In fact the present WTI levels are but a symptom of an industry out of control, that irrespective of price continues pumping petroleum to fulfil land leasing and other contractual obligations. "Race to the bottom" is an expression used in the US to describe this phenomenon, companies will keep extracting petroleum until they go bankrupt. Many of these companies have adjourned their 2014 balance declarations to the very end of the month, trying to delay as much as possible the day of reckoning.

But the ship is already sinking. The first sizeable American petroleum company went under this week, leaving behind more than 2 G$ in bonds, at best to be restructured, written down at worst. It is unlikely this to be the last company going bust.

14 March 2015

Press review 14-03-2015 - Transatlantic rift

The Brent index is back on the red, declining almost 10% in the week that now ends. The pain is here to stay, in spite of visible declines in extracted volumes, this underpricing may well last into the Summer. However, in terms relevant to us, petroleum prices have actually been rising: in the past two months Brent has climbed from 40 €/b to 53 €/b. Similar rises have taken place against many other commodities; coinciding with a period of economic recession these price movements signal well the epoch we live today.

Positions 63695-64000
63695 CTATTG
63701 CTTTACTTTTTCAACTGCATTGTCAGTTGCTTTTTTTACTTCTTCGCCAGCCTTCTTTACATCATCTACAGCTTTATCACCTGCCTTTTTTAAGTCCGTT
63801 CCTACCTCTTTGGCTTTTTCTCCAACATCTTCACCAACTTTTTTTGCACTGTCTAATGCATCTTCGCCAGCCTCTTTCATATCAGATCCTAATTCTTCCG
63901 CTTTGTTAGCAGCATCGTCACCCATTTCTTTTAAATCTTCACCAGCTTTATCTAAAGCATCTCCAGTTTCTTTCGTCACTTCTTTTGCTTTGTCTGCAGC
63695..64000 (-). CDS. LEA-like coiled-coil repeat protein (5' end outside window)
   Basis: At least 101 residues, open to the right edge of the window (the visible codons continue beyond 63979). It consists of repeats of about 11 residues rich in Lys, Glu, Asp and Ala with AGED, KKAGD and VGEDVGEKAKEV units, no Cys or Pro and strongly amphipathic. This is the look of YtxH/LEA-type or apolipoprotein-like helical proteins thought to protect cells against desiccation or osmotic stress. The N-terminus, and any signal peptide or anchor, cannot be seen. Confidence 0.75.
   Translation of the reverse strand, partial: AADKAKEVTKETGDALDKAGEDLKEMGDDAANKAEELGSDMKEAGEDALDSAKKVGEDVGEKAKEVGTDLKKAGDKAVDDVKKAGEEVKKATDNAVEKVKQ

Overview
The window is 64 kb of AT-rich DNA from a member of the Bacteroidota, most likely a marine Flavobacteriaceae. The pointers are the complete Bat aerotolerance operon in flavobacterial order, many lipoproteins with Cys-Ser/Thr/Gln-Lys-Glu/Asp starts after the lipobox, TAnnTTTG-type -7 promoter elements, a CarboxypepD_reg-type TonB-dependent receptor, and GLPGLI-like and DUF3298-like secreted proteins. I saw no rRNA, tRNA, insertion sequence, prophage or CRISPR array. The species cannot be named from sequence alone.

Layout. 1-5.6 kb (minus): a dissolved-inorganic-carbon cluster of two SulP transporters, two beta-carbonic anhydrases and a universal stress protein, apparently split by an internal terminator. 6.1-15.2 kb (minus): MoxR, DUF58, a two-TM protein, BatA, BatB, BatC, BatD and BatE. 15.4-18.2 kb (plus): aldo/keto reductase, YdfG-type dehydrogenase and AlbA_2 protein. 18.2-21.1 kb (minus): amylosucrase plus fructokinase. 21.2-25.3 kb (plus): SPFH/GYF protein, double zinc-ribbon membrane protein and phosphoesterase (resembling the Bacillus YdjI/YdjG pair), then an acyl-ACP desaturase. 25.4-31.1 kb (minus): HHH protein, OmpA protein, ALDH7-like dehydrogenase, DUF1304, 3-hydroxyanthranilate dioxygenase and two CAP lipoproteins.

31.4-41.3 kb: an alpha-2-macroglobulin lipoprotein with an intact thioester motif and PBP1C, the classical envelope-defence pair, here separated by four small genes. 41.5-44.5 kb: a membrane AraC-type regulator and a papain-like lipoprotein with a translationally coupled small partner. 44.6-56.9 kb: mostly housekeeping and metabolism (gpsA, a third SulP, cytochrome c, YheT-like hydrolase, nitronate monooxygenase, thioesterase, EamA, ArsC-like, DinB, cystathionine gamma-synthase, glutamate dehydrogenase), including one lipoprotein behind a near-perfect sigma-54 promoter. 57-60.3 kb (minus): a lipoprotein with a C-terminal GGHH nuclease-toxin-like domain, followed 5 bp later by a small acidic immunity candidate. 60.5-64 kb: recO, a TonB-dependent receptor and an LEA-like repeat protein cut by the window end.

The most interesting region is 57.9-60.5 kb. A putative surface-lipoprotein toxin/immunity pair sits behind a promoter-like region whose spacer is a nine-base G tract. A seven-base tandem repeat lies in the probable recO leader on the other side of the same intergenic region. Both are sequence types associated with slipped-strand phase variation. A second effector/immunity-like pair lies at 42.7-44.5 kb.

To almost six years of political turmoil and indecision has compounded the destabilisation of many of the EU's neighbours: Libya, Tunisia, Egypt, Syria and of course Ukraine. The rift opening between the Euro and the Dollar is thus only natural. And this rift is more than monetary. European politicians have much to blame on themselves, for the careless way they discarded Kadaffi and alienated Libya, for precipitously recognising a non-elected Ukrainian government that at best represent half of the population. But the role the US played on all this is ever more evident. And it is ever clearer their objectives are largely antagonistic to our interests.

07 March 2015

Press review 07-03-2015 - Model update season

The past two weeks were mostly quiet in the energy sector. The contraction of the petroleum industry goes on without much highlight from the press; the Brent index seems stuck at 60 $/b for the moment. Could this just be the calm before the storm? Or the entrance into a long period in the doldrums?

This was perhaps a good moment for an update on the "grand scheme of things", with the publication a week ago of the Loglet Analysis re-run. In a remarkable coincidence, D. Coyle had published an update to the Shock Model, less than 24 hours before. Whilst fundamentally different, the two methods yield similar results: an overall peak within this decade and the loss of some 40 Mb/d between now and 2050. The Loglet Analysis yields a slightly steeper decline, possibly for it is not able at this stage to account for heavy petroleum as well as the Shock model does.

We are standing at the edge, at the edge of our time.